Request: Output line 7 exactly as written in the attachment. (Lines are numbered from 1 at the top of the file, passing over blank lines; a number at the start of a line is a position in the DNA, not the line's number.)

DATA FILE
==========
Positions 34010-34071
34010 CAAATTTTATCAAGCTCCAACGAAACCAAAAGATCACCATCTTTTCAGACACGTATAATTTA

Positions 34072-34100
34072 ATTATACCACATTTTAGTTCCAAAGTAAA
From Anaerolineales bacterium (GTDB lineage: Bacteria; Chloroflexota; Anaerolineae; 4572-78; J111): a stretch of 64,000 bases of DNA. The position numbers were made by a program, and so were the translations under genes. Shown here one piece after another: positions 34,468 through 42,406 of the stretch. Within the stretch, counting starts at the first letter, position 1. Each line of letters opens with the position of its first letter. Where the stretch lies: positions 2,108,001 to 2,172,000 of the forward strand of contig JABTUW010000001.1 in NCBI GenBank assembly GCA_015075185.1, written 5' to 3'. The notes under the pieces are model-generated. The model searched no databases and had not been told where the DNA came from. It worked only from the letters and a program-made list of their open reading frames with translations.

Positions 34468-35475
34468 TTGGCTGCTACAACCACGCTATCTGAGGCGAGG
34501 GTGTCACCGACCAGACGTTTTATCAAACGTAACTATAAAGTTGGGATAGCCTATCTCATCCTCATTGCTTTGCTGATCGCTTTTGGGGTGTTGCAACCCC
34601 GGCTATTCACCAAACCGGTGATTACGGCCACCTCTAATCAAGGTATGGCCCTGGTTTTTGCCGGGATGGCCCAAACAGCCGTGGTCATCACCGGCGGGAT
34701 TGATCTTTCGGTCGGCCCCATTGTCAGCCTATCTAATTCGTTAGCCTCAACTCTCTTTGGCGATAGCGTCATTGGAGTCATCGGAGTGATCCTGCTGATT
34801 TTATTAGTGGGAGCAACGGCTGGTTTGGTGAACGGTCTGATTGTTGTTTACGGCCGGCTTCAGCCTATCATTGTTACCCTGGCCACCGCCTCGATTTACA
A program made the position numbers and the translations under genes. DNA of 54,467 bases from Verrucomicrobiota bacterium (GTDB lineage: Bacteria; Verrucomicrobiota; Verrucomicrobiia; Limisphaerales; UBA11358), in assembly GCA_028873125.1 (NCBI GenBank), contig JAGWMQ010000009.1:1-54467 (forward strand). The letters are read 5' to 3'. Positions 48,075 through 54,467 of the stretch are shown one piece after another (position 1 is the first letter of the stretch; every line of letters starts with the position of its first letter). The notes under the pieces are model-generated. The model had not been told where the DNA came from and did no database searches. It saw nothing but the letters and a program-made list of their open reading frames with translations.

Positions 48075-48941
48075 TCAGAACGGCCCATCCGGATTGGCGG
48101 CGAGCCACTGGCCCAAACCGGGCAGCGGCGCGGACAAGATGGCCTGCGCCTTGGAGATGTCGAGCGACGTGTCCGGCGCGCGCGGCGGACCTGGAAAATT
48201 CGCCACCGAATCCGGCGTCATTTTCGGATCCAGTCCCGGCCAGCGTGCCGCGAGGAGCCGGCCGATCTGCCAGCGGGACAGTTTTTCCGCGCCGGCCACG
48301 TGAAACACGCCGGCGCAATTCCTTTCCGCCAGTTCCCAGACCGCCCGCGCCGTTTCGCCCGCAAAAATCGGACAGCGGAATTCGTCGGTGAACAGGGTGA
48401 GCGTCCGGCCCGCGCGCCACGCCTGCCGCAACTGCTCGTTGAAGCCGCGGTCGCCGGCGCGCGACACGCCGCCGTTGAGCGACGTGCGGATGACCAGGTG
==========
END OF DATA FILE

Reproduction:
34468 TTGGCTGCTACAACCACGCTATCTGAGGCGAGG